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Posts Tagged ‘fire prevention week’

Celebrating Fire Safety Week

Monday, October 10th, 2011

October is Fire Safety Month

October 9-15 is the National Fire Protection Association’s (NFPA’s) official “Fire Prevention Week,” which is an annual event that promotes fire safety for families and businesses.

Fire Prevention Week was created to commemorate the Great Chicago Fire of 1871. During the 40th anniversary of that tragic event, the Fire Marshals Association of North America began the first National Fire Prevention Day. In 1925, President Calvin Coolidge proclaimed the first official National Fire Prevention Week and called up a massive change in fire prevention planning.

According to the NFPA, a home structure fire was reported every 87 seconds in 2009, and nearly seven people died each day in those blazes. The economic toll from residential and business fire is vast, with $7.6 billion in losses recorded in 2009. However, through educational efforts such as National Fire Prevention Week, the occurrence of fires has dropped drastically over the years, from more than 700,000 house fires in 1977 to 370,000 in 2010.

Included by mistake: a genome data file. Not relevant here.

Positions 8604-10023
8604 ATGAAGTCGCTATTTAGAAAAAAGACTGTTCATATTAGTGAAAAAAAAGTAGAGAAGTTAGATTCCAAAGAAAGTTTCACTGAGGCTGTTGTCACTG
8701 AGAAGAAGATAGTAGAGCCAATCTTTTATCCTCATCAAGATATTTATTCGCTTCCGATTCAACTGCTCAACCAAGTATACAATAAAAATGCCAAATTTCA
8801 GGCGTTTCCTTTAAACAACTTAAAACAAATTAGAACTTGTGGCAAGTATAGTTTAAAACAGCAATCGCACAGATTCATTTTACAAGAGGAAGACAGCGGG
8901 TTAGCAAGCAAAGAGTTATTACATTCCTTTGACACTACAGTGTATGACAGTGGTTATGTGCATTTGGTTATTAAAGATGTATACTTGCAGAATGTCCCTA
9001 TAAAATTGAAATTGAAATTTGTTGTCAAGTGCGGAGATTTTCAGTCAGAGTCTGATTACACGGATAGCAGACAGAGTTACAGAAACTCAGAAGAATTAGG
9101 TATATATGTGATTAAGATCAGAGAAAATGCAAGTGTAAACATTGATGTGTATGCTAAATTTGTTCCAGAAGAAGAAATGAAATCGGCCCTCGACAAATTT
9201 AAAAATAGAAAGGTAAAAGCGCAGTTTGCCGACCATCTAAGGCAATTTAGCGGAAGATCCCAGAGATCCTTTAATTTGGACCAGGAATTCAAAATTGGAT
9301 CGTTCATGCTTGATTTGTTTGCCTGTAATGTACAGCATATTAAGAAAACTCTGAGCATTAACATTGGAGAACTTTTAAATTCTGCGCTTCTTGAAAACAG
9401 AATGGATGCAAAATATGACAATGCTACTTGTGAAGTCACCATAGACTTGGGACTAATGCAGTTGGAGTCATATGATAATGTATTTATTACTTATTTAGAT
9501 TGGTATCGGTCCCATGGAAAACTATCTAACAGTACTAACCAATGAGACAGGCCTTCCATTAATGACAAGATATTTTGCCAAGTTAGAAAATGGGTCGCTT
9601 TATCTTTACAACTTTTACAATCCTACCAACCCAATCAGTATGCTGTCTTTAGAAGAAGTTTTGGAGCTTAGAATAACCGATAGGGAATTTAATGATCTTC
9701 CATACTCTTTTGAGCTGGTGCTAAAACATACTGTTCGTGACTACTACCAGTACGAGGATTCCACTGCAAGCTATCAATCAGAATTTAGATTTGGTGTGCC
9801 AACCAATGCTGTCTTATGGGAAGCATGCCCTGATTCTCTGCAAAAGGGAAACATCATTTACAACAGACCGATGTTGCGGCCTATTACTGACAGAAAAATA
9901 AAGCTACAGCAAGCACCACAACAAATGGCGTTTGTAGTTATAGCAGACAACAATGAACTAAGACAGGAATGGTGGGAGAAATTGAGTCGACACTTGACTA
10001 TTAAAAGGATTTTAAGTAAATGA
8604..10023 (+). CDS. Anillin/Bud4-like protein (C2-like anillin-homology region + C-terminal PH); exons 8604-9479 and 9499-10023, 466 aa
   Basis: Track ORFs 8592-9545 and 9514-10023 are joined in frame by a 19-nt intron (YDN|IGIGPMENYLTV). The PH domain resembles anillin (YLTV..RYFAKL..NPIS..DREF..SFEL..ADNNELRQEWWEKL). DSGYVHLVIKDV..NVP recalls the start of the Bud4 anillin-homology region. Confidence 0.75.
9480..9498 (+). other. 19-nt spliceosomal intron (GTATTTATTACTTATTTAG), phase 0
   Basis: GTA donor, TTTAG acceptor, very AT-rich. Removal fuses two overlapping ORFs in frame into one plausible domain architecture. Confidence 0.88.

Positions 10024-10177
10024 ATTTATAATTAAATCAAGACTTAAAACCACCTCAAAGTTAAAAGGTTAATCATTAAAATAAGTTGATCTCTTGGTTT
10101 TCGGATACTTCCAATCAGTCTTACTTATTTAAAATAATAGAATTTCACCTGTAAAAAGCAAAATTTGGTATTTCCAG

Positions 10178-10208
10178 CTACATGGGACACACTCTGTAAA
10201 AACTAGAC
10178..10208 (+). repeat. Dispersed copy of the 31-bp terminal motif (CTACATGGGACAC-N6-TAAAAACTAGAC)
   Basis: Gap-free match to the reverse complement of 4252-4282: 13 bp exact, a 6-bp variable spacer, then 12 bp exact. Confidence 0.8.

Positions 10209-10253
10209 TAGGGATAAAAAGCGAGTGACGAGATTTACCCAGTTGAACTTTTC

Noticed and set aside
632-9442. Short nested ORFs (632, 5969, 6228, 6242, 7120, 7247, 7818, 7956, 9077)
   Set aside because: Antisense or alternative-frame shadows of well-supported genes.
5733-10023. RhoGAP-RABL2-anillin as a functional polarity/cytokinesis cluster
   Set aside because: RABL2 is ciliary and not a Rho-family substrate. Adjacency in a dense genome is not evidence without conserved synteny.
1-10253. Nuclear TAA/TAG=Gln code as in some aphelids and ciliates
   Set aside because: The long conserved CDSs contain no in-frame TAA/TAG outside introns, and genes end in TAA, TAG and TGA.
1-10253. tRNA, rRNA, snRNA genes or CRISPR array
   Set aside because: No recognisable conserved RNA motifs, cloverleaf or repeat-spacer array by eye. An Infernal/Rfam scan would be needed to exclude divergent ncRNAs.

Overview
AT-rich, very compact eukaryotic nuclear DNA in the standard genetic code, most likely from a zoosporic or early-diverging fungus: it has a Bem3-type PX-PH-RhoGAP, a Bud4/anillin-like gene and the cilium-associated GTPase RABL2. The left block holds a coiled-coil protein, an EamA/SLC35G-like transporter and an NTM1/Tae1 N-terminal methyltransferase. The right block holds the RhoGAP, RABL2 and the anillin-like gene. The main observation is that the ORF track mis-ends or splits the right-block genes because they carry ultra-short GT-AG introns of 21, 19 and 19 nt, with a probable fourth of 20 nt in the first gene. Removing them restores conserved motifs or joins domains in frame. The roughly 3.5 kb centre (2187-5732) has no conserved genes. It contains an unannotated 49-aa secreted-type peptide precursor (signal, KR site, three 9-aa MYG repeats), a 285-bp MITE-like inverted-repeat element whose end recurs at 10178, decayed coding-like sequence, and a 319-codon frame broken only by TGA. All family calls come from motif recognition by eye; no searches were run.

Every year the NFPA selects a theme for National Fire Prevention Week. The theme for 2011 is “Protect your family from fire,” and focuses on coordinated efforts for family members and teachers. Here are a few of the themes from past years:

  • The Nation’s Greatest Menace! Do Your Part to Stop This Waste!” (1929)
  • “Learn Not To Burn – Wherever You Are” (1982)
  •  “Use Candles with Care” (2005)

Fire Prevention Week activities at schools and other organizations focus on preparedness in several key areas:

  • Establishment and practicing sensible escape routes with designated alternates
  • Inspection and care of home smoke detectors
  • Information about home sprinkler systems and their ability to stop fires within minutes
  • Dangers associated with fires from heating appliances, fireplaces, and stoves
  • Special emphasis on smokers and the acute risk of fire from un-extinguished cigarettes
  • Candle care and safety

For businesses, fire safety should be a 52-week focus, not just one that is observed during Fire Prevention Week. Business and facility management can take many steps to reduce the risk of fire:

  • Create a sound fire plan that includes evacuation routes, designated fire wardens and procedures to account for every employee and visitor during a fire emergency.
  • Install and inspect to make sure the right classes of fire extinguishers are located in code-required locations.
  • Implement clear rules on the use of space heaters and other portable devices that can pose safety hazards.
  • Encourage employees to report dangerous situations. Give them the opportunity to reach your building manager confidentiality if they need to report a sensitive issue.